We have driven a few cars and had to discard most of them for two key reasons: sound and vibration.

All of these gates we are using, combined with the general slowness of sellers' responses (which seems unrelated to do the long weekend) has meant we still don't own a car, but we understand we can't have it both ways.

As of now, we are hopeful about two CR-Vs. We have the VIN for one and the Carfax report shows the car is clean. But we haven't been able to test drive the car because the owner hasn't responded (but has indicated he is available any day). We don't have the VIN for the second one, because the seller put the car on sale and promptly went on a 2-week vacation.

Quote:
Originally Posted by unit731 View Post
Stay away from all European used cars.
Stay away from all used cars made in Korea.
Stay away from all cars made in Mexico.

Stick with Japanese cars and cars made in USA or Canada.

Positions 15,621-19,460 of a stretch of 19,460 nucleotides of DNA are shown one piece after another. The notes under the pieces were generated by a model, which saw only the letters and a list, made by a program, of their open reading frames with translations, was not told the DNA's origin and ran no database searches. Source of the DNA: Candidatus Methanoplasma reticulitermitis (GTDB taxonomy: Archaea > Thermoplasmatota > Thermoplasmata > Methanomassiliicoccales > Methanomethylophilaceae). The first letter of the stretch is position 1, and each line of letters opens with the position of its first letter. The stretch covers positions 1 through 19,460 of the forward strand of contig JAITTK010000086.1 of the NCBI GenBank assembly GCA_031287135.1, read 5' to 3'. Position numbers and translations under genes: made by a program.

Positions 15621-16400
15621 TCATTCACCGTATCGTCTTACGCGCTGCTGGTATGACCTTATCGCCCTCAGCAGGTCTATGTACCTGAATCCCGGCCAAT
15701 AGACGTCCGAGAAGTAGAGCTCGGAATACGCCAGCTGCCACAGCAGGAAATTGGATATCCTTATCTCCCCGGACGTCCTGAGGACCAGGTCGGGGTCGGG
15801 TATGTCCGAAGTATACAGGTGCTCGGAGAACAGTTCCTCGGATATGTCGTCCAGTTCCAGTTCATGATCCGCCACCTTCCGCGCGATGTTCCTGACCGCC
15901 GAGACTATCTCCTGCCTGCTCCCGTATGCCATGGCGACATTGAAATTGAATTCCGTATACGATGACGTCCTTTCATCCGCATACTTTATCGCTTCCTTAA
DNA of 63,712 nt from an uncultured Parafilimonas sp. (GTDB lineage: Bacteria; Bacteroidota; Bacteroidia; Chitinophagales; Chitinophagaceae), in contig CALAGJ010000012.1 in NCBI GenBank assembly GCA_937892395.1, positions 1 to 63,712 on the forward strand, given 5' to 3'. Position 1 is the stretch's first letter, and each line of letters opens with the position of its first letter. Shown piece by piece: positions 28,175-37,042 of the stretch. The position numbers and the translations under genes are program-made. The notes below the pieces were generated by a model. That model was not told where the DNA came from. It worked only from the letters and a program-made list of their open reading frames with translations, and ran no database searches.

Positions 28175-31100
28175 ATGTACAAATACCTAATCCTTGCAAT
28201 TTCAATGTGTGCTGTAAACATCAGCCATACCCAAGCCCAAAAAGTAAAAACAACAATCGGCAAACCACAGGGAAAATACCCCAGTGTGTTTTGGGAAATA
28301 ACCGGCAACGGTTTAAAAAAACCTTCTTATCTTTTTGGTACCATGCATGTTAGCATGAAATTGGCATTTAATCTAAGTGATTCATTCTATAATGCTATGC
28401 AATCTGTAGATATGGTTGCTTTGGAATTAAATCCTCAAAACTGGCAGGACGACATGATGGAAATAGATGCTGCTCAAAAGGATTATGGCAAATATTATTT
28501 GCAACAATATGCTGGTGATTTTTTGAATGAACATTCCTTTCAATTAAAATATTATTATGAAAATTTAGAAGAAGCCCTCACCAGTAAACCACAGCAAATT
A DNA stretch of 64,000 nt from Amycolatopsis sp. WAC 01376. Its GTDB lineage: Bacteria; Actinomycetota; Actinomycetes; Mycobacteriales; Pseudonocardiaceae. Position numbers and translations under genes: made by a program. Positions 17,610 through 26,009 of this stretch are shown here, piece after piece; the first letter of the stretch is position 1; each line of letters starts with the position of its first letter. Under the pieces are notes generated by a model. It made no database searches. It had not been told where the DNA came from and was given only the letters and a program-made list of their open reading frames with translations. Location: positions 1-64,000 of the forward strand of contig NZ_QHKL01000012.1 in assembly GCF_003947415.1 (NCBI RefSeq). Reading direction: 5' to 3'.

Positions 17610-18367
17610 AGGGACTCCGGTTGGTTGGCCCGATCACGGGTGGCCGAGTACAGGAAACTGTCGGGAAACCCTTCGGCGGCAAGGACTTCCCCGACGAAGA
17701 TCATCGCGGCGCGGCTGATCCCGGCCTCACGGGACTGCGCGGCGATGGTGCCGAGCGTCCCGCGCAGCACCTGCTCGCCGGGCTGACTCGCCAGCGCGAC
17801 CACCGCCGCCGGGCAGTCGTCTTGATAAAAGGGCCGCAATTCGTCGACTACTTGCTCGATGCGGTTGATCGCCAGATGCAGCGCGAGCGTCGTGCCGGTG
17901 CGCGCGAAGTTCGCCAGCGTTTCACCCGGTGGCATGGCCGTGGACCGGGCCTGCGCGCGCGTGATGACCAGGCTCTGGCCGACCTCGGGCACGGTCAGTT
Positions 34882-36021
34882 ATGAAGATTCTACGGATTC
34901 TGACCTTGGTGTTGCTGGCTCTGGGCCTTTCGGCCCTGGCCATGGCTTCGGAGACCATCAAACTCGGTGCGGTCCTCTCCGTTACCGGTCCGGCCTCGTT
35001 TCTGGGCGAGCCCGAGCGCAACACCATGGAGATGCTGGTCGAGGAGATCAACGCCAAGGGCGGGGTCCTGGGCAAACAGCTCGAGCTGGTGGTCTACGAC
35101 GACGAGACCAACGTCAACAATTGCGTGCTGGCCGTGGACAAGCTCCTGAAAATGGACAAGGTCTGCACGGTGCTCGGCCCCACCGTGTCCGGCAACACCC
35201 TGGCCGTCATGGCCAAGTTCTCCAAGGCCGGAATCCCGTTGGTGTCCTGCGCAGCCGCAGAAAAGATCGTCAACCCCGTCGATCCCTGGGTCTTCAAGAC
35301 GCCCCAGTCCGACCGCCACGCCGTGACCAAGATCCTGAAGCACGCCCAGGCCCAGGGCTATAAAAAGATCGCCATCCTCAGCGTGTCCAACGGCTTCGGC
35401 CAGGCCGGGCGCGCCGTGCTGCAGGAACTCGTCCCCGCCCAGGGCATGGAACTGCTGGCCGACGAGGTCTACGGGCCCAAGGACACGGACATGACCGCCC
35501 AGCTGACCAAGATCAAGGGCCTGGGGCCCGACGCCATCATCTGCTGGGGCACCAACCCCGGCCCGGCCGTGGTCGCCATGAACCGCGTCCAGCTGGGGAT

About staying away from cars made in Mexico: What are some of the make/models? I would love to hear the rationale behind this suggestion.

No surprise, Japanese cars rule our candidates list. Some American cars are on the list, but consumer reviews don't seem to be kind to American cars.
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Old 09-02-2012, 08:07 PM
 
686 posts, read 1,446,185 times
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Quote:
Originally Posted by C2ShiningC View Post
I don't know if this link will work, but I plugged in some info into Autotrader on a Toyota RAV4 since you mentioned them, with years of 1998 through 2007 and a radius from Manchester of 50 miles. You can see the "Show Me The Carfax" to the right of each ad: Find Your Car: Used Toyota RAV4 Listings Near Manchester, NH 03101 - AutoTrader.com This is a really handy tool, since buying a Carfax report costs $39.99 currently for one report (they also charge $49.99 for 5 reports and $54.99 for unlimited reports). You might want to read this info about how to read a Carfax report: How To Read a CarFax Report
Thanks for the pointer to Autotrader and for the link to reading Carfax reports.
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Old 09-03-2012, 05:13 AM
 
5,364 posts, read 5,640,041 times
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There is a sticker inside the driver door. That sticker should state where car was manufactured/assembled.